So I’ve been pretty busy lately; a trip to Portland for work, some traveling in Southern California, Anderson Valley’s Legendary Boonville Beer Festival, local camping, BNA7 and the National Homebrewers Conference in Bellevue. Combined with general laziness and working the busy summer schedule at work, I haven’t been able to post much, but I’ll be remedying that soon! Hopefully a new camera too; to inspire me to take more pictures of events and breweries.
In the meantime, I wanted to let you know about a free contest you should take advantage of. A little while back I received word of this contest put on through a partnership between DRAFT Magazine, The Flanders Tourism Board and Affligem Brewery. I’m a digital subscriber to DRAFT Magazine and think Affligem makes a great Blond so imagine my excitement when I received an e-mail asking if I wanted a pouring tray!
They’re giving away 200 of these pouring trays plus you can also win a trip for two (including airfare, hotels and some money) to Belgium for the Belgium Beer Festival in Brussels, as well as a tour of the Affligem Abbey and Brewery where beer has been brewed by monk’s strict traditions for over 900 years, and which from what I can tell is generally closed off to the public. Looks like you also get to tour the Mort Subite Brewery! No purchase necessary! Affligem Blond is included in the pouring tray and an excellent example of BJCP Style 18A, Belgian Blond, and is one of the Commercial Examples listed that exemplify the style.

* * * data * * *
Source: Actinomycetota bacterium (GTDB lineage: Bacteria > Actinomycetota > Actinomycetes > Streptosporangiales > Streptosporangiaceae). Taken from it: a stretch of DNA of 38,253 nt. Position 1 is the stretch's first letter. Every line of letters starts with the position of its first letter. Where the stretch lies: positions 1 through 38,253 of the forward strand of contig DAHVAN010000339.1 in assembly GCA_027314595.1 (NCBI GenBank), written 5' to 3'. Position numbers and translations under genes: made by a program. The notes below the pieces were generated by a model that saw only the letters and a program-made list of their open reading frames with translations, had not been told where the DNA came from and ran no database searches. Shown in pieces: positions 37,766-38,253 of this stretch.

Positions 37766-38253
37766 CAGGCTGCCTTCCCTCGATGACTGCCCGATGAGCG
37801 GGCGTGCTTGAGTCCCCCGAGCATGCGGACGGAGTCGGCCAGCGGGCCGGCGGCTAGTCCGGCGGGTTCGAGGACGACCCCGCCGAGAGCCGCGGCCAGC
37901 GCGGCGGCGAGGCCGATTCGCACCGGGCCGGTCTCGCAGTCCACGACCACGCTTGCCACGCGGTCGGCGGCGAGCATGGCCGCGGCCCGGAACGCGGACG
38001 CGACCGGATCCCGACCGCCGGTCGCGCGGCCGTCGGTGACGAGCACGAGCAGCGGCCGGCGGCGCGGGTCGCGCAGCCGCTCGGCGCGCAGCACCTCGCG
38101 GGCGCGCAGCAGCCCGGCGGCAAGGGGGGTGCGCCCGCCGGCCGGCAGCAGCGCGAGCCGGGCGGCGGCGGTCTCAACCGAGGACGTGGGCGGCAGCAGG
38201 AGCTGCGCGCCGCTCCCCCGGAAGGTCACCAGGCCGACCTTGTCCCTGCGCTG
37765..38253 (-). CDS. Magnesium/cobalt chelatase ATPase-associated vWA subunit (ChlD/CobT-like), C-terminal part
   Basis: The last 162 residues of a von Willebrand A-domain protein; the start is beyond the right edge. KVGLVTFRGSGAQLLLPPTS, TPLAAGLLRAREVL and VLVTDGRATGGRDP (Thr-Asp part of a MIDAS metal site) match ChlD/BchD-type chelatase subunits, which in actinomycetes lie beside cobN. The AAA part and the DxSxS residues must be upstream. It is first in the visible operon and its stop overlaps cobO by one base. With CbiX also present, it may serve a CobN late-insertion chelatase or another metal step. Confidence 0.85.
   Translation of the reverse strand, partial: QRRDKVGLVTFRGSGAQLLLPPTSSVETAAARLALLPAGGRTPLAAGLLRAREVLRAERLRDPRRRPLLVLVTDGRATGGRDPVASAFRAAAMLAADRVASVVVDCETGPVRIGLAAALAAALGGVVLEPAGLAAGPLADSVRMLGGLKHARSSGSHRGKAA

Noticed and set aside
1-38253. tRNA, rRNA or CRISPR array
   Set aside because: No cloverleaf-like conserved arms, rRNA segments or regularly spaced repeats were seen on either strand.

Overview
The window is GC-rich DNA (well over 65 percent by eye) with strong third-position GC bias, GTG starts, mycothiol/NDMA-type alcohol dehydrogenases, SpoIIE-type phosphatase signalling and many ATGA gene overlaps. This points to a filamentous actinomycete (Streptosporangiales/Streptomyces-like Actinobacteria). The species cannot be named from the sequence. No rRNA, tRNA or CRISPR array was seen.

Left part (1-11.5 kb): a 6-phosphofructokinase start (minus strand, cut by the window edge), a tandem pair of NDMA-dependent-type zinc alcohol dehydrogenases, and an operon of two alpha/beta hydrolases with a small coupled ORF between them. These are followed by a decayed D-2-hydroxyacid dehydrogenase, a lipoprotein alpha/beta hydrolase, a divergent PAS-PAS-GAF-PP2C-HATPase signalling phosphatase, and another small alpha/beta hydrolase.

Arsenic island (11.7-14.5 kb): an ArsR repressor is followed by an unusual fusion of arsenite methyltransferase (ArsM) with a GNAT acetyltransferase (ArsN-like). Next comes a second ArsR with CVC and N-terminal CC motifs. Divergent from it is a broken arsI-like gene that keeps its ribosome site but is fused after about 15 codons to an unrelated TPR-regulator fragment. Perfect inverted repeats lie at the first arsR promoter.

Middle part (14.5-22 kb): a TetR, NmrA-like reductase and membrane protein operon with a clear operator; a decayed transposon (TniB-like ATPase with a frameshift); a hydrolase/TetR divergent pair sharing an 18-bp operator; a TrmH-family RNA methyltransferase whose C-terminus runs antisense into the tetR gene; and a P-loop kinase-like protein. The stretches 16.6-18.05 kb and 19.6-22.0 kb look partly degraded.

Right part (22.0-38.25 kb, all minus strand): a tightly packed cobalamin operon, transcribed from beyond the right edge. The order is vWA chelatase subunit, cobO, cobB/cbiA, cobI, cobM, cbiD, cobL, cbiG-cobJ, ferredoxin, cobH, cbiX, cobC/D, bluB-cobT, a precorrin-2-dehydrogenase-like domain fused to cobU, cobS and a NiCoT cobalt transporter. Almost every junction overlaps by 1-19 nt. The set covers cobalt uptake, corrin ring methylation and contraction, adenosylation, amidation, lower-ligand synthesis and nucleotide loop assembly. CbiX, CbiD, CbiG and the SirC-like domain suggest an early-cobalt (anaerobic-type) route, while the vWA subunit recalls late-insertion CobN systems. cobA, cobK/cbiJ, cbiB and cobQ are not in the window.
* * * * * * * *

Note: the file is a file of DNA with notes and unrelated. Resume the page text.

Here are some pictures of the Affligem pouring tray they sent me:
You might be wondering what that little glass on the left is for… it’s for the yeast sediment on the bottom of the bottle. Since Affligem is bottle conditioned with yeast for carbonation, there will be a little sediment on the bottom. Some people gently pour the beer into the glass and discard the bottle with sediment, while some pour everything into their glass. Unless it’s a Bavarian Hefeweizen, I usually gently pour a beer leaving behind the sediment until after I’ve finished, then consume the leftovers. I’d never seen this before but I think it’s a great idea as you get the clean taste of the beer without all the yeast sediment and then can get the nutrients from the yeast after you finish (or you can blend the two to your pleasure) and it makes for great presentation.
Here’s a video of Affligem’s “Perfect Pouring Ritual”:
Stay tuned for some more posts, especially if I manage to brew this weekend.